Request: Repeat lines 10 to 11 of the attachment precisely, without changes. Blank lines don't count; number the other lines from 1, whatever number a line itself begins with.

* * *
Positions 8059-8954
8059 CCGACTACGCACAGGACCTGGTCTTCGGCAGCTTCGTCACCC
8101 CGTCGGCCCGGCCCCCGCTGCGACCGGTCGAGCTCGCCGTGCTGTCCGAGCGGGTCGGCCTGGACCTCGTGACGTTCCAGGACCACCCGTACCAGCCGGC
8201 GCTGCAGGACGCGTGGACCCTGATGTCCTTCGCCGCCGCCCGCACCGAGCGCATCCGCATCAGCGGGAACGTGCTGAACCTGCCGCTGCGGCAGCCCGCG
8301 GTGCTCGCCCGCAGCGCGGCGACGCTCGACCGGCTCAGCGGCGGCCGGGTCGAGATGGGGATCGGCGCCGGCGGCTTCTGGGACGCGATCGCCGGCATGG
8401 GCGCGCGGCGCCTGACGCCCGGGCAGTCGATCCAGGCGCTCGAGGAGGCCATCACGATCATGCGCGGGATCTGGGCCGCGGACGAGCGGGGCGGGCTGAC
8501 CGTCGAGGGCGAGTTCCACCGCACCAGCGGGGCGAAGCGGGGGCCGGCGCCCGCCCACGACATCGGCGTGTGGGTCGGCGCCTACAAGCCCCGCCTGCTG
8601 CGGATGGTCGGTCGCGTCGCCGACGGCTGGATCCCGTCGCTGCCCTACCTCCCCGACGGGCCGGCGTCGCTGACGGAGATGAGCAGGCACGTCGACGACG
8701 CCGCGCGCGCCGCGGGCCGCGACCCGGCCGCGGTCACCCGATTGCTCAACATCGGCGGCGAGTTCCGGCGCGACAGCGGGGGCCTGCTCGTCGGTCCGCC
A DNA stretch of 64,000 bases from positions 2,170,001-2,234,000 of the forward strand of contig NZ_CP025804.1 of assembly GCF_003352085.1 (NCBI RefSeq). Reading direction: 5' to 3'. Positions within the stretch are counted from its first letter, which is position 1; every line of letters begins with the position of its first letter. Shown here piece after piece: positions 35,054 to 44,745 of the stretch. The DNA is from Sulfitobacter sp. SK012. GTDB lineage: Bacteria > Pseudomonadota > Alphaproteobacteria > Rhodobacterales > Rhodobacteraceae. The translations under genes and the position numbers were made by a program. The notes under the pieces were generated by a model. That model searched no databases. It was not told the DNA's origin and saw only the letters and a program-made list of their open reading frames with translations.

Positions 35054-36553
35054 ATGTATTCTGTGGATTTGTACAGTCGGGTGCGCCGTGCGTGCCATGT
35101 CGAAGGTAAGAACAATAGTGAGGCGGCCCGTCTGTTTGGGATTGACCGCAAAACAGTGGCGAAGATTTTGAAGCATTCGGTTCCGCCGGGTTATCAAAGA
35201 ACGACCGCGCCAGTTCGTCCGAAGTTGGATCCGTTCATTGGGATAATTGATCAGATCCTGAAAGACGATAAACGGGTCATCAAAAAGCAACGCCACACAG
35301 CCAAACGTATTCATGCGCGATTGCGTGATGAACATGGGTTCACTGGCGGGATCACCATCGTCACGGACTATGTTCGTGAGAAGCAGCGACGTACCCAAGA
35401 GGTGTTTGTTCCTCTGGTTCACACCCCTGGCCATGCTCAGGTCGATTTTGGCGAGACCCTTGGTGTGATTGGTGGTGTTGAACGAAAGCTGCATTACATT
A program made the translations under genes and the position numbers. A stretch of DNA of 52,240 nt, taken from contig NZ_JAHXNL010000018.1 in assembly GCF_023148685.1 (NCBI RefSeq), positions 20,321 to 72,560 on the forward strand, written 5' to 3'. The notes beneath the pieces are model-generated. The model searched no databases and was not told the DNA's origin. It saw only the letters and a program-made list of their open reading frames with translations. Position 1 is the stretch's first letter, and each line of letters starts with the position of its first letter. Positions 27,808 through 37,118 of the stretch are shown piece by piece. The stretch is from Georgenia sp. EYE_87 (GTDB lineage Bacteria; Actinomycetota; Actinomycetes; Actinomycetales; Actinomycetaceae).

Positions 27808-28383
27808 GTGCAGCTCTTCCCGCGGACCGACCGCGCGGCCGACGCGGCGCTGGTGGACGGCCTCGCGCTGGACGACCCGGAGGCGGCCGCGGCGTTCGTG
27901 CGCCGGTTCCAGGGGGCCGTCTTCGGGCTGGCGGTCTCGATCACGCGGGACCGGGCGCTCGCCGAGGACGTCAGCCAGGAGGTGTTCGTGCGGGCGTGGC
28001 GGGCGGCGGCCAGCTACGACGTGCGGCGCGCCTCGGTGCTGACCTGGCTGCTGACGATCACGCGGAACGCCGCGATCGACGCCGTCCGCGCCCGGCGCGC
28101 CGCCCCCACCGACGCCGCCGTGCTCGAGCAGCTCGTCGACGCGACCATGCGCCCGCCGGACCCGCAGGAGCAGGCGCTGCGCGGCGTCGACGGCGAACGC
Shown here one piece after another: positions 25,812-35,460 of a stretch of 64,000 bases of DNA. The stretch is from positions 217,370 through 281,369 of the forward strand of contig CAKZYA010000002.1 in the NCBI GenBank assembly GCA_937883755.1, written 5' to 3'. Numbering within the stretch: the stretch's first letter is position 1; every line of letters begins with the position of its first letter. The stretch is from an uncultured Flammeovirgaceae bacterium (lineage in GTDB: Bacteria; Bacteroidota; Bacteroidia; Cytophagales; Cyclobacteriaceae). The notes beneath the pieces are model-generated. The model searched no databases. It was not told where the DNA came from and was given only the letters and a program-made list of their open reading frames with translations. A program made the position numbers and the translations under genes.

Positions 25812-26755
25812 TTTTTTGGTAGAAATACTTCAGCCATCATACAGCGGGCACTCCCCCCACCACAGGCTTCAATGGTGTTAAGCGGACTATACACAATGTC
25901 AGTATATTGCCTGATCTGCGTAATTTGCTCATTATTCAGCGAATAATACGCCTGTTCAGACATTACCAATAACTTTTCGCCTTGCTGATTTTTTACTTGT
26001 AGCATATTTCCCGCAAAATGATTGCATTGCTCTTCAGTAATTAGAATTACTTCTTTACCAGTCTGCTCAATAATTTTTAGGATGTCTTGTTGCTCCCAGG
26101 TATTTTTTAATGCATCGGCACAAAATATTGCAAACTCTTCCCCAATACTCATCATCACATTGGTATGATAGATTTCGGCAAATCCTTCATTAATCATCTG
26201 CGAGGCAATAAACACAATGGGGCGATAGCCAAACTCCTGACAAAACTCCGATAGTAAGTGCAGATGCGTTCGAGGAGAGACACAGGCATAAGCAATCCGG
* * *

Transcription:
A DNA stretch of 64,000 bases from positions 2,170,001-2,234,000 of the forward strand of contig NZ_CP025804.1 of assembly GCF_003352085.1 (NCBI RefSeq). Reading direction: 5' to 3'. Positions within the stretch are counted from its first letter, which is position 1; every line of letters begins with the position of its first letter. Shown here piece after piece: positions 35,054 to 44,745 of the stretch. The DNA is from Sulfitobacter sp. SK012. GTDB lineage: Bacteria > Pseudomonadota > Alphaproteobacteria > Rhodobacterales > Rhodobacteraceae. The translations under genes and the position numbers were made by a program. The notes under the pieces were generated by a model. That model searched no databases. It was not told the DNA's origin and saw only the letters and a program-made list of their open reading frames with translations.

Positions 35054-36553